Minor League history: Copper Country Soo League


The Copper Country Soo League was a minor league that was situated in the area of Michigan’s Upper Peninsula, an area that is better known for its hockey history than for its baseball history. The league contained teams from mining towns along the Soo Line Railroad.


The league was first recognized by the the National Association of Professional Baseball Leagues, in 1905, the year that many sources say that the league was founded. But this indicates that the league already existed as an independent league. Anyhow, the league was given a class D classification. In 1904 there was a Copper Country League with two of the 1905 members of the Copper Country Soo League: Lake Linden Lakers and the Calumet Aristocrats. The other two teams were the Dollar Bay Franchise and the Portage Lake franchise; both teams did not return in 1905. It is very likely that this Copper Country League was the predecessor of the Copper Country Soo League. Another possibility is that the Copper Country League simply changed its name into Copper Country Soo League after the 1904 season.
The newspaper article from the Minneapolis Journal (May 22, 1905) is “proof” that the league was new. One thing is for sure, the Sault Ste. Marie Soos played independent ball in 1904 and joined the CCSL in the following year.

The newspaper clipping below, from the Rock Island Argus (dated March 7, 1906), sheds some new light on the pre 1905 Copper Country (Soo) League. The article states that the Copper Country League will merge with the Northern League into the Northern Copper Country League. This indicates that the names Copper Country League and Copper Country Soo League were used next to each other and that both leagues are the same. This also means that the league was an independent league before it was recognized by the National Association of Professional Baseball Leagues.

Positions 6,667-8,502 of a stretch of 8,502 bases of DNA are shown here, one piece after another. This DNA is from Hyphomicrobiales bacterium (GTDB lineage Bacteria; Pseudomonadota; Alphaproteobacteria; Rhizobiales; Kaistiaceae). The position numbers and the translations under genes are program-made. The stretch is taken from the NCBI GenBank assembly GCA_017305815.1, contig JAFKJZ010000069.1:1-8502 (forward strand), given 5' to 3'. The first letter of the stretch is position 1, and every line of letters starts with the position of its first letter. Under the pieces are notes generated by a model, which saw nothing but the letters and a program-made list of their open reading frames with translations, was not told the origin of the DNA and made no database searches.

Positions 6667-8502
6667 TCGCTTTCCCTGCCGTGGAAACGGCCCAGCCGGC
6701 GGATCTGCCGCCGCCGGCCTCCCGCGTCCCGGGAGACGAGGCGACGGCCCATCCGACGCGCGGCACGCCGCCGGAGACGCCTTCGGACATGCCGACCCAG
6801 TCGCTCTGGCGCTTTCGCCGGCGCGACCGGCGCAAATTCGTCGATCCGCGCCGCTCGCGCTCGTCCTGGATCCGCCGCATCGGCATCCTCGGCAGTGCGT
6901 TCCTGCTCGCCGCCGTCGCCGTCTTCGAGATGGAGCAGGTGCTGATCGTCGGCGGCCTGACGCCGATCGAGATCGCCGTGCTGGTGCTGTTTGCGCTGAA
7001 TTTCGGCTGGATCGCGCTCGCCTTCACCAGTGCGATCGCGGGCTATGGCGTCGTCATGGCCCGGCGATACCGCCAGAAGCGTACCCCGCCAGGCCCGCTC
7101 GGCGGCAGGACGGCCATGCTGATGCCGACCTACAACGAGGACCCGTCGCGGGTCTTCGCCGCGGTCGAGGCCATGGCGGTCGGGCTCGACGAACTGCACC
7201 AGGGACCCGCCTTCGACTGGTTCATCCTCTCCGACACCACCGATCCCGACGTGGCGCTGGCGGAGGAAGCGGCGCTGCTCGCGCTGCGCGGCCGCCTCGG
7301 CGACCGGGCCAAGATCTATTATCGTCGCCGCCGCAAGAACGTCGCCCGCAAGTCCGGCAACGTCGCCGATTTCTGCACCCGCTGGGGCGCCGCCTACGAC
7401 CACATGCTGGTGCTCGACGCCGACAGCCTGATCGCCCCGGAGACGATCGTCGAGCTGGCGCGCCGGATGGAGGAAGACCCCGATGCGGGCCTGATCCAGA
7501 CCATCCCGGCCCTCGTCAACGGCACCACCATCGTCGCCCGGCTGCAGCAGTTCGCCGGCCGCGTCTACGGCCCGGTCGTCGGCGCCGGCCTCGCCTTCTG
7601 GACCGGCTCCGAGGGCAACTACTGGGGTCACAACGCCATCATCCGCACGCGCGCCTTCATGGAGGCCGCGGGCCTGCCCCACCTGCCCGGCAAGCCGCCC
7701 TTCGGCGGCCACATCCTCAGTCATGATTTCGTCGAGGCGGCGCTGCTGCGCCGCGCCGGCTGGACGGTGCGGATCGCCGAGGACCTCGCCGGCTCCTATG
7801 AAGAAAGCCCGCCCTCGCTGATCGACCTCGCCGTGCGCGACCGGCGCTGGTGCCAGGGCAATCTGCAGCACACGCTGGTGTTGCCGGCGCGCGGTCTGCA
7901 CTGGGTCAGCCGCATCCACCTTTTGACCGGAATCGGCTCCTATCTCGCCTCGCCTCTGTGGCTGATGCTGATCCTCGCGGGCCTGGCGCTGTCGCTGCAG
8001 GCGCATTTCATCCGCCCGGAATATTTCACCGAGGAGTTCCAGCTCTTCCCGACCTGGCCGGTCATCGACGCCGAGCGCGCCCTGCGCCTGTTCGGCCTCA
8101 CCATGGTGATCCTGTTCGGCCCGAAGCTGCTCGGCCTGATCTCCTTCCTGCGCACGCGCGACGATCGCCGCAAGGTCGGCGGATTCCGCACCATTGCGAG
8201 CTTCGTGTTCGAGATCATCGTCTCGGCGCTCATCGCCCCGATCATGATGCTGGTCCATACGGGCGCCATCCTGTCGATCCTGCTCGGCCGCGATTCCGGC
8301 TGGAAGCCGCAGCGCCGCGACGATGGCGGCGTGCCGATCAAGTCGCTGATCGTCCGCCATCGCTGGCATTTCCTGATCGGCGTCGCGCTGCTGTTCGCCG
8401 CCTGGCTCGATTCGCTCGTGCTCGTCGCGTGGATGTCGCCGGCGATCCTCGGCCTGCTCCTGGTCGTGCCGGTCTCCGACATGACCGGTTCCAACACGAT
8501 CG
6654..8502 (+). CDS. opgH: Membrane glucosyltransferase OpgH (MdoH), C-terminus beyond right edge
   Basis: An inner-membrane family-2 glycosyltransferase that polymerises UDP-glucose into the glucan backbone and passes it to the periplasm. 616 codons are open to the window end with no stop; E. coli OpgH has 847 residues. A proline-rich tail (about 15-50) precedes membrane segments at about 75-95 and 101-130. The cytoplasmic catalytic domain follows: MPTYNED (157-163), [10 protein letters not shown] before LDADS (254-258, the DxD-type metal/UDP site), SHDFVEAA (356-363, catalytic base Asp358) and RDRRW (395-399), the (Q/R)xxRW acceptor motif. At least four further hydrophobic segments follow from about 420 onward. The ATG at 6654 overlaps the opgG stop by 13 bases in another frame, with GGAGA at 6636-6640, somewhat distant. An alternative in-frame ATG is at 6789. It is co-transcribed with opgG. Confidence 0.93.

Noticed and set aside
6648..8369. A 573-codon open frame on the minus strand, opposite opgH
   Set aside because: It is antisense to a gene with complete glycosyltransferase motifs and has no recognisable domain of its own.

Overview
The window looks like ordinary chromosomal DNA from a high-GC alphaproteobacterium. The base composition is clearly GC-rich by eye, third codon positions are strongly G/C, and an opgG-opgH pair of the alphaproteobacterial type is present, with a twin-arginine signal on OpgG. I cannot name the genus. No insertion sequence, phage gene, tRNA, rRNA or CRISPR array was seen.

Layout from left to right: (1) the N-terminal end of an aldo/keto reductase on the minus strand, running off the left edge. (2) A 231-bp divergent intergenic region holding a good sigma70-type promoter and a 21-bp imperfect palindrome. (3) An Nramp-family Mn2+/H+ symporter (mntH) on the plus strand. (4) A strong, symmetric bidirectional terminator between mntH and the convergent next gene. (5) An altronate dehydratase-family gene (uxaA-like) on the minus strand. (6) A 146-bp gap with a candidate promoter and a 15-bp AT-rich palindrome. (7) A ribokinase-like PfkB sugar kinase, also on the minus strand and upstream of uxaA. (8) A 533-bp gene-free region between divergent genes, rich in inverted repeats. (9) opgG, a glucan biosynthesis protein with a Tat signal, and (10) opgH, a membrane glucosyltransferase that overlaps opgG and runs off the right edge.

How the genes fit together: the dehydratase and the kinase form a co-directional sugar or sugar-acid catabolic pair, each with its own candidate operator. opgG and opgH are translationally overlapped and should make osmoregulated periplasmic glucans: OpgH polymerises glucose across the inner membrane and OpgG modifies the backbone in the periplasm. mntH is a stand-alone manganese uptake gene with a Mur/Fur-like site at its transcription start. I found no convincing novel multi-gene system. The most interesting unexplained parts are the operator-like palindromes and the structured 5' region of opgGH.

The four teams that played in the league all came from Michigan: Calumet Aristocrats (they played in the city of Laurium), Lake Linden Lakers,   Hancock Infants and the Sault Ste. Marie Soos,  not to be mixed up with the city with the same name from Ontario on the other side of the Canadian border.

Halfway the season, the league tried a merger with the Northern League to give the declining attendance a boost, but it proved to be unsuccessful, so both leagues went back to their own schedule and finished the season.

In 1906 both leagues tried to merge again and this attempt proved to be successful. The new league was named the Northern-Copper Country League. This league finished the 1906 and 1907 season but folded on September 2nd 1907.

During the first attempt of a merger in 1905, the Sault Ste Marie Soos did not participate in the new league. As it became clear that the merger did not work, the Soos stepped in the CCSL again but eventually folded prematurely on August 22nd due to poor attendance.